The Queen often engages with her large fanbase in-person, but she’s never been one for connecting on social media — until now.
On Thursday, Queen Elizabeth II published her first Instagram post to “celebrate a visit” to London’s Science Museum. Shared on the Royal Family‘s official Instagram account, the 92-year-old posted pictures of a letter written to her great-great-grandfather, Prince Albert, from the museum’s archives.
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Today, as I visit the Science Museum I was interested to discover a letter from the Royal Archives, written in 1843 to my great-great-grandfather Prince Albert. Charles Babbage, credited as the world’s first computer pioneer, designed the “Difference Engine”, of which Prince Albert had the opportunity to see a prototype in July 1843. In the letter, Babbage told Queen Victoria and Prince Albert about his invention the “Analytical Engine” upon which the first computer programmes were created by Ada Lovelace, a daughter of Lord Byron. Today, I had the pleasure of learning about children’s computer coding initiatives and it seems fitting to me that I publish this Instagram post, at the Science Museum which has long championed technology, innovation and inspired the next generation of inventors. Elizabeth R. PHOTOS: Supplied by the Royal Archives © Royal Collection Trust / Her Majesty Queen Elizabeth II 2019
“Charles Babbage, credited as the world’s first computer pioneer, designed the ‘Difference Engine,’ of which Prince Albert had the opportunity to see a prototype in July 1843,” she captioned the photos.
“In the letter, Babbage told Queen Victoria and Prince Albert about his invention the ‘Analytical Engine’ upon which the first computer programmes were created by Ada Lovelace, a daughter of Lord Byron.”
She finished the lengthy caption writing that she “had the pleasure of learning about children’s computer coding initiatives” and that the experience was a fitting reason to publish her first Instagram post.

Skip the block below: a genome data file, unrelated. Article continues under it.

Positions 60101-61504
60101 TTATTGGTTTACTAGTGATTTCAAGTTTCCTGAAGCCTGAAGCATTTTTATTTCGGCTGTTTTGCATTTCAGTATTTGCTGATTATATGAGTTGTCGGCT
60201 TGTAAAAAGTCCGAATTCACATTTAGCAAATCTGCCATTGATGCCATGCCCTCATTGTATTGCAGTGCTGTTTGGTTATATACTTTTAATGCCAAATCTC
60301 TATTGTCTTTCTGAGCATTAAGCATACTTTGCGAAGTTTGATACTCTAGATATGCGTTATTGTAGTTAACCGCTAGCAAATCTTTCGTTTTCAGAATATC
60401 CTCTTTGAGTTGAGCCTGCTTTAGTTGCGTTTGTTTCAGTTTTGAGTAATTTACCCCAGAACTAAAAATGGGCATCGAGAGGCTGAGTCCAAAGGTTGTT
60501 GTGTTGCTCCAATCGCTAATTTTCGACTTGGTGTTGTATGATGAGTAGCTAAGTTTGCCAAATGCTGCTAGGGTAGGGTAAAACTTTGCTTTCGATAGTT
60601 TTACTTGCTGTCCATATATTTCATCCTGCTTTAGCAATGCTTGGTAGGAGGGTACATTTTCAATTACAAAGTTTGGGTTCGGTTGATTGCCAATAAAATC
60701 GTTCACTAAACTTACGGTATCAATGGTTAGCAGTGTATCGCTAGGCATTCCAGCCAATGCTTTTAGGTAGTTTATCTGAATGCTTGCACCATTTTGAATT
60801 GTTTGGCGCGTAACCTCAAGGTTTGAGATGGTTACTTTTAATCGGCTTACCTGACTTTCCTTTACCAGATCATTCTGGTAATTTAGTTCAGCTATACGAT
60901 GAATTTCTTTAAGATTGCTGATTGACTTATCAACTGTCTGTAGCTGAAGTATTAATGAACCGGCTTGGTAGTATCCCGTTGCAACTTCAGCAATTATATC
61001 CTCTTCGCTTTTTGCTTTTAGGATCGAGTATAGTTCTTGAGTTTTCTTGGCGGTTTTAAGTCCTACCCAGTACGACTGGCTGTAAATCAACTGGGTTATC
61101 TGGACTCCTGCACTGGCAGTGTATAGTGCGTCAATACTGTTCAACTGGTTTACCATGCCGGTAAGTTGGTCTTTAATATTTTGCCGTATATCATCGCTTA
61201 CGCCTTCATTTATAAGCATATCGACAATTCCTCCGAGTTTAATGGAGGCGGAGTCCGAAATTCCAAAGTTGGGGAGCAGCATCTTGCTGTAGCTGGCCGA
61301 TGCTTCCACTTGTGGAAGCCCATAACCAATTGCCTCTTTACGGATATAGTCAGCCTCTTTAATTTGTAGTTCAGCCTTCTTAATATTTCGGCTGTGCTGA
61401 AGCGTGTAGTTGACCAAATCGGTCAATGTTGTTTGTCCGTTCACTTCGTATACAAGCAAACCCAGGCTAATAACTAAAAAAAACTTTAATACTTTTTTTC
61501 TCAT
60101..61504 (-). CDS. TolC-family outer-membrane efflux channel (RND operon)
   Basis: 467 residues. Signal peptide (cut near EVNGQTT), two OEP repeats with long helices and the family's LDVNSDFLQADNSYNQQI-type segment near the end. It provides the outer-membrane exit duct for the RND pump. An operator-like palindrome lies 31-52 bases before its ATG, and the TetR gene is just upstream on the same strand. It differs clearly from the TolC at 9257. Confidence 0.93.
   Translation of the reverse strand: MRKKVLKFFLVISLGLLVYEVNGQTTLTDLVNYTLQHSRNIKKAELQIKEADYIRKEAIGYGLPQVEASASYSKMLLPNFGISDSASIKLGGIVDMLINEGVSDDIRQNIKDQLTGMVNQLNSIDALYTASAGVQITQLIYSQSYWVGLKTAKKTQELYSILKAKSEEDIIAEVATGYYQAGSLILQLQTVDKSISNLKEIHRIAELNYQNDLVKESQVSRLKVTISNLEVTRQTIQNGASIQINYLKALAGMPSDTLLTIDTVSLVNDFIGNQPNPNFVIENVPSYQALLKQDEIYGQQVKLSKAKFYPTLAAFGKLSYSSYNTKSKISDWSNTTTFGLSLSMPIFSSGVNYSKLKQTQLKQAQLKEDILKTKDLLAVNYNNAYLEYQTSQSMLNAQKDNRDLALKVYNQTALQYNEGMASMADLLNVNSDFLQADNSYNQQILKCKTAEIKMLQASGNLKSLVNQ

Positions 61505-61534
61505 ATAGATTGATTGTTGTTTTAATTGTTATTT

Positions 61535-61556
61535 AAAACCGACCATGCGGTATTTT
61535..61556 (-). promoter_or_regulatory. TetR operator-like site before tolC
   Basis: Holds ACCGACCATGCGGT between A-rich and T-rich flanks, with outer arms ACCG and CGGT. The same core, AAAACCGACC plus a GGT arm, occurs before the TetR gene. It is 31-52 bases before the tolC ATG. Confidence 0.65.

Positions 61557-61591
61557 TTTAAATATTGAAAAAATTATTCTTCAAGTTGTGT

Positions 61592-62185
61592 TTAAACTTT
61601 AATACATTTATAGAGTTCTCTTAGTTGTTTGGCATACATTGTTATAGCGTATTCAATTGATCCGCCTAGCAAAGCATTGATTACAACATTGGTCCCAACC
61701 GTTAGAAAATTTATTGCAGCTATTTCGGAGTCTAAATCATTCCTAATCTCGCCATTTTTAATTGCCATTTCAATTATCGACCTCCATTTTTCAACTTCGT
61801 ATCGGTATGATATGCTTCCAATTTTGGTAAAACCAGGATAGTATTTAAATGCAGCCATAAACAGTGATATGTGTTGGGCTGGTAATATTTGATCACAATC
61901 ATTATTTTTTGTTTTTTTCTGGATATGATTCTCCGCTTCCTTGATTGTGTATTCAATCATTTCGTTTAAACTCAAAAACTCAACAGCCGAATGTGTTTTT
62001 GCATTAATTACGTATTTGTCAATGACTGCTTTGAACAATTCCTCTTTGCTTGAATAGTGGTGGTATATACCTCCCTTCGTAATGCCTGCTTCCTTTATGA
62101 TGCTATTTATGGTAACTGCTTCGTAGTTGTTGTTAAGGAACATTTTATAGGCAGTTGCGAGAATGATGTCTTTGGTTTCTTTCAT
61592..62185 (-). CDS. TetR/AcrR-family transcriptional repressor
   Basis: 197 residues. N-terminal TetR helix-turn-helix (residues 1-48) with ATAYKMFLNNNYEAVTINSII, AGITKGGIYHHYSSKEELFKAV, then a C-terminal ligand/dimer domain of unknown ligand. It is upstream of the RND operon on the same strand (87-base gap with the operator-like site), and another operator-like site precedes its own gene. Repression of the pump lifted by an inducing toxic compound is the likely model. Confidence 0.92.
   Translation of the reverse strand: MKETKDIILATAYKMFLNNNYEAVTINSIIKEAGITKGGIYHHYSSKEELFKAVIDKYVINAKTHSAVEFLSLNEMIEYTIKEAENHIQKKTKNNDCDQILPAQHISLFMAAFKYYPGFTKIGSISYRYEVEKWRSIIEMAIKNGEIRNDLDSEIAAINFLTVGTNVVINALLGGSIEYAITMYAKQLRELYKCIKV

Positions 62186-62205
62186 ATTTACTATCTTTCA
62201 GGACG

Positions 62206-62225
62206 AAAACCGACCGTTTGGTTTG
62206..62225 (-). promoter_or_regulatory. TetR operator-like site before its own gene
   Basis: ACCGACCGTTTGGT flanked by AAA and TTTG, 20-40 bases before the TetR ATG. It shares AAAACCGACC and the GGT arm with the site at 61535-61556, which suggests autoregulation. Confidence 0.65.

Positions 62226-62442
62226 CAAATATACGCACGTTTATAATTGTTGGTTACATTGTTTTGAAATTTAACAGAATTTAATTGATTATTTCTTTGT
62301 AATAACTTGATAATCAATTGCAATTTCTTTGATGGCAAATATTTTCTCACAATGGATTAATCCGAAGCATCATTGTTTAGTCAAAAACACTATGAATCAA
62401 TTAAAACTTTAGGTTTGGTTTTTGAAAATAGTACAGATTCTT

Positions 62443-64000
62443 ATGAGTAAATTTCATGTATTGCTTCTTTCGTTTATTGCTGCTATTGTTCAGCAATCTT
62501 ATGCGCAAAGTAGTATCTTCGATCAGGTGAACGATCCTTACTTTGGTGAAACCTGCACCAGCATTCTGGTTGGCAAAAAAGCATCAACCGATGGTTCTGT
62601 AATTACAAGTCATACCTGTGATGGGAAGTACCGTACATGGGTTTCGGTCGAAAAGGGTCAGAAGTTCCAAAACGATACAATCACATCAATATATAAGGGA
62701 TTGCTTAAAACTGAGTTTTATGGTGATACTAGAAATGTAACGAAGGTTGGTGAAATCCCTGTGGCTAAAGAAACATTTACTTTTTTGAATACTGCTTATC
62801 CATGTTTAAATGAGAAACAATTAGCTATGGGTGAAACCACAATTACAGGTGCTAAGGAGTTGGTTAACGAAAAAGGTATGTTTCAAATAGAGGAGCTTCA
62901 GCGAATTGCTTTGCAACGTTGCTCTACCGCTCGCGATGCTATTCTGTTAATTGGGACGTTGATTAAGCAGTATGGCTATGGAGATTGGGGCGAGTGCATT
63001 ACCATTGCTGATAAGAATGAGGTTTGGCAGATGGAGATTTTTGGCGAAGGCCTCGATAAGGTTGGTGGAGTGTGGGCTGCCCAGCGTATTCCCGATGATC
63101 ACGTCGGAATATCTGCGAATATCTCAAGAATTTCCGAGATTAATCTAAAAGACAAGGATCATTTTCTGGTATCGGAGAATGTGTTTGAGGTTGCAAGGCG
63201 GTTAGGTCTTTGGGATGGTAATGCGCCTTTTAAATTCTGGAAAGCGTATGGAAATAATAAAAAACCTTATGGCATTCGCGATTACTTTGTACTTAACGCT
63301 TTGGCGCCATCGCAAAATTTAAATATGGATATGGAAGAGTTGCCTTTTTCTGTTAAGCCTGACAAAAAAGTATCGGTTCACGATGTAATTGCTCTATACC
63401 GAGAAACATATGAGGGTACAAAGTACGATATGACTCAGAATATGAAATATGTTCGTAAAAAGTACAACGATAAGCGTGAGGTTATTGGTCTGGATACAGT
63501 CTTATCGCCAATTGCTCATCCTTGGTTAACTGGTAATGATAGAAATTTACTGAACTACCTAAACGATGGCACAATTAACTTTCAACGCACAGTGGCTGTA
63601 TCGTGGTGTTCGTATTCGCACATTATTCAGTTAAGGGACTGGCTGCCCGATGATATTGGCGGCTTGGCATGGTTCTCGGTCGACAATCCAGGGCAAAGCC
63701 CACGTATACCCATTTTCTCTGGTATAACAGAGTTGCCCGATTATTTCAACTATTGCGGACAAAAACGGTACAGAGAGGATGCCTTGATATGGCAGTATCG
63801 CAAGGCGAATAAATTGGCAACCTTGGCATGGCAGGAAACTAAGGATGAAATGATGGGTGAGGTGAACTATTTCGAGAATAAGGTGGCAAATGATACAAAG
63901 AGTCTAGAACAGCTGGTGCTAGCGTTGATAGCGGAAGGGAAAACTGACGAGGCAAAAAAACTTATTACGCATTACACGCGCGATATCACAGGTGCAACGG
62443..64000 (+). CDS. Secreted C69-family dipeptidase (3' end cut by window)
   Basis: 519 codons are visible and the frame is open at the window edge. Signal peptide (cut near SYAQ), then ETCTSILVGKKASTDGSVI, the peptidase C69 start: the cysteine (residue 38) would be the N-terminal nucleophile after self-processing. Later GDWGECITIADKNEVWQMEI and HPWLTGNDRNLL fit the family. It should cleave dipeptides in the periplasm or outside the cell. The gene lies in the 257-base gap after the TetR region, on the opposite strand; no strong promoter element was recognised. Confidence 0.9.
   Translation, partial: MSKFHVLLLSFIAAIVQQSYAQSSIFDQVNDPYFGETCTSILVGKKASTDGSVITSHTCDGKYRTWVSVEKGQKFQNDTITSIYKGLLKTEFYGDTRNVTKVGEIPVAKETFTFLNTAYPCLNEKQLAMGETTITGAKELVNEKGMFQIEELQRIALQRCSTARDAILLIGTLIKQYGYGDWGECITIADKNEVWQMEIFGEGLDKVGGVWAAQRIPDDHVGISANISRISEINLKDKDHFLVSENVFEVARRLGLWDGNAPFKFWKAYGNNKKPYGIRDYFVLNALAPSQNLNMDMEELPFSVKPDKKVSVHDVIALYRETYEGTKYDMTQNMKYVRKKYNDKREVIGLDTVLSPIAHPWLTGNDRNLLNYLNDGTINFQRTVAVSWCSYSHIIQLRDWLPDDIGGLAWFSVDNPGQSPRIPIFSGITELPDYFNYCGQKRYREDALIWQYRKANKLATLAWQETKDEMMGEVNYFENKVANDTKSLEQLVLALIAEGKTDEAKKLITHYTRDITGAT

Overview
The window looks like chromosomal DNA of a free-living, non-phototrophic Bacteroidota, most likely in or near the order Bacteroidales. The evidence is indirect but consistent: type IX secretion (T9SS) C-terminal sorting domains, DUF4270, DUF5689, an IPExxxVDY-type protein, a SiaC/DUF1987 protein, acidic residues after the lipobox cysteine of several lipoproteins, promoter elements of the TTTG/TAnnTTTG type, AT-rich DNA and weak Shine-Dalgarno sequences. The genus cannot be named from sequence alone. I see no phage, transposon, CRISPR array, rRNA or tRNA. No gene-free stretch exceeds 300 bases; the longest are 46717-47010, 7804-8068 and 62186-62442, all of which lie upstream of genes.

In a formal fashion, the Queen signed the post “Elizabeth R.” The post currently has over 38,000 likes.
During the Queen’s visit, the museum announced an upcoming exhibit, Top Secret, which explores “over a century’s worth of communications intelligence” through hand-written documents, declassified files and previously unseen artifacts from the U.K.’s intelligence archives.
On top of her inaugural posting, photos of the Queen typing her Instagram caption on an iPad were shared to the Royal Family’s story.
Followers of the Royal Family’s page commented that they were excited to see the matriarch learning social media.
“Wow, congratulations! Hope to see more from you in the future. This is an awesome thing,” one wrote.
“Such a groovy granny,” remarked another.
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“Lovely to read and see this,” wrote one follower. “I read the whole thing hearing your voice as I read. What a wonderful, new way to connect with your people!”
Other royal fans were impressed by the monarch’s lack of hashtags, remarking, “Just excellent! And not a hashtag in sight!”
It is unclear if the Queen will be making frequent posts on Instagram, but based on fan reaction, it’s clear that many hope she does.
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